Philadelphia, PA – On an absolutely beautiful Saturday afternoon in downtown Philadelphia, cyclists are riding to the city’s Convention Center in two’s and three’s; it’s nothing big, but the groupings are regular, and if you follow them into the Center itself you’ll find the largest assemblage of custom, handcrafted bicycles (most years) that side of the Mississippi. In the bike world there’s Interbike in Las Vegas, which you could liken to the Detroit Auto Show; the Handcrafted Bicycle Show (various locations), which enjoys a reputation similar to SEMA; and this, the Philly Bike Expo, which you could consider a Philly-based combination of the two. And since we know you’re not going to visit Philly to see the Eagles, you might as well see this.
I’ve been a fan of the custom concept for almost twenty years. It was in the mid-‘90s when I came across Dallas framebuilder David Cheakas, building custom frames as Southwest Frameworks. David offered to supply me with a custom road frame, and with Reynolds tubing joined by lugs, the finished tubes coated in Corvette blue and assembled with a simple Shimano group, it was an almost joyful ownership experience, based on both the riding pleasure and the skill David had applied to its construction. In Philly you can take David’s creativity and craftsmanship and multiply it by roughly one-hundred; on the show floor there are bikes and builders from seemingly every part of the country, to the point that they’re almost underfoot.
And since we know you’re not going to visit Philly to see the Eagles, you might as well see this.
This custom concept is, of course, nothing new – in fact, it dates back to cycling’s beginnings. The Wright Brothers, before building planes, were building bikes in the Dayton, Ohio shop that would later give birth to flight. At the turn of the last century, before the automobile began making headway on what we then called roads, bicycles and their riders (and, by extension, their lawmakers) were largely responsible for the construction of those roads. And what had initially been a toy for the affluent became, with the application of mass production, a transportation tool for America’s everyman and woman. Any number of companies, both here and abroad, went from producing bicycles to producing automobiles.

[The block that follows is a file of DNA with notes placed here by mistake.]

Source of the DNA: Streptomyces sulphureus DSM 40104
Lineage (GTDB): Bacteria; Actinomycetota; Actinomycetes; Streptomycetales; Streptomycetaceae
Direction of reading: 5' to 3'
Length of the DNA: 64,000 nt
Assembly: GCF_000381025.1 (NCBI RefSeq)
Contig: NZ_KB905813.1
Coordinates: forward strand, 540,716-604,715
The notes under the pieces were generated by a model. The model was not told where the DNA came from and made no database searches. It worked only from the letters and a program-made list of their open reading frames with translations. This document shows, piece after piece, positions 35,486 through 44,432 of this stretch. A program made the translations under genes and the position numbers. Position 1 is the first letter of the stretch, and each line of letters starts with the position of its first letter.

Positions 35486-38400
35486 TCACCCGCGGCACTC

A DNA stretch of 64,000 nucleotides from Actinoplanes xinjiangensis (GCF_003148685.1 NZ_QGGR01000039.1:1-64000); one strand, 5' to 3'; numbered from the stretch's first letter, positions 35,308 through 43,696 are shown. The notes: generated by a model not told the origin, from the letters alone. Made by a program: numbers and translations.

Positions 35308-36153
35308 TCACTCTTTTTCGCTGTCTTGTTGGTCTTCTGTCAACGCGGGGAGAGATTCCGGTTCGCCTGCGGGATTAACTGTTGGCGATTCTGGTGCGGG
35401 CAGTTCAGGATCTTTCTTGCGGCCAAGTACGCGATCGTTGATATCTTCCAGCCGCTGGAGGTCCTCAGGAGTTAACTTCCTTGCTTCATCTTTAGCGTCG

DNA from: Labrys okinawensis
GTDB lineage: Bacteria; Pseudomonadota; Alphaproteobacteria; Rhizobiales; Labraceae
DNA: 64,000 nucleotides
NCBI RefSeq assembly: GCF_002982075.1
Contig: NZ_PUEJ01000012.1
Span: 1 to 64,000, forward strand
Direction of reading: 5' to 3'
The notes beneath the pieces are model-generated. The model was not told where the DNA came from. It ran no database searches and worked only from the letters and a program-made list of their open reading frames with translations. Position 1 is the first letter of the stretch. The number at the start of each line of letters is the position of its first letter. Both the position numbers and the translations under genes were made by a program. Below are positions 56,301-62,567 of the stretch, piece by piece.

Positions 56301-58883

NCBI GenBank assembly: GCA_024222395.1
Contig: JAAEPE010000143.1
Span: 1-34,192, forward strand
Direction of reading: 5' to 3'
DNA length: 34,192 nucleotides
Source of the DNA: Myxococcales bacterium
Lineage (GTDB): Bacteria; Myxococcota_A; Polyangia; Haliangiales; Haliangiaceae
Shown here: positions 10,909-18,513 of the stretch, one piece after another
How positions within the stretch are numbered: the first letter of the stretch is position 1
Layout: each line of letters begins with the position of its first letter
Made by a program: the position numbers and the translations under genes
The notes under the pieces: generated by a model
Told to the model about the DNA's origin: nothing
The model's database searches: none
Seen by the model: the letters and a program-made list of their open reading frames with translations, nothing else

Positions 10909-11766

In a manner not unlike farm-to-table dining, custom crafted bicycles and production frames with custom specs pursue the consumer dollar. And today’s materials are almost as varied as the builders. Traditional steel (with tubes joined by lugs, tig welding or fillet brazing) competes with titanium, carbon fiber and (even) wood in the convention hall. And while you’ll find custom frame builders crafting frames for road riders, mountain bikers and trail users, in Philadelphia the emphasis is on road, with mountain bikes and cargo bikes rounding out the inventory.
Any number of bikes, of course, generates an impression. Eric Baar forms sheetmetal into tubes in the construction of his Ground Up road frame, while Calfee will sell you a kit of bamboo tubes for the at-home construction of your own bamboo bicycle. We were most impressed – at least in our one visit to his booth – by the bikes of Baltimore-based Chris Bishop (www.bishopbikes.com). A former bike messenger, Chris is building roughly two frames a month in his Baltimore basement. His attention to detail is amazing; as but one example, the finish work on his lugs gives each an almost tone-on-tone visual where it’s joined to the tube.
On the production front, Velo Orange offers a nostalgic take on both the road and city cycle, while Belgium’s Eddy Merckx (www.eddymerckx.us) is still offering fast frames to fast guys; or, at the very least, offering his frames to guys wanting to look fast. And if you want apparel, the Expo offered multiple vendors, including Austin-based Viva la Bicicleta! Hats, t-shirts and art were beautifully arranged, and all of it available with little more than a credit card (which we had) and a sense of style (which we didn’t…).
Finally, if your garage or apartment is full but your walls aren’t, there are few better solutions to fill that void than the bicycle art of Taliah Lempert, whose illustration is the lead-in to our article. On her website (www.bicyclepaintings.com) Taliah offers beautiful imagery that almost puts you on the bike. Even in the depths of a Philly (or, for that matter, Fort Worth) winter, when you look at her art and begin to think about your bike…well, it could be spring.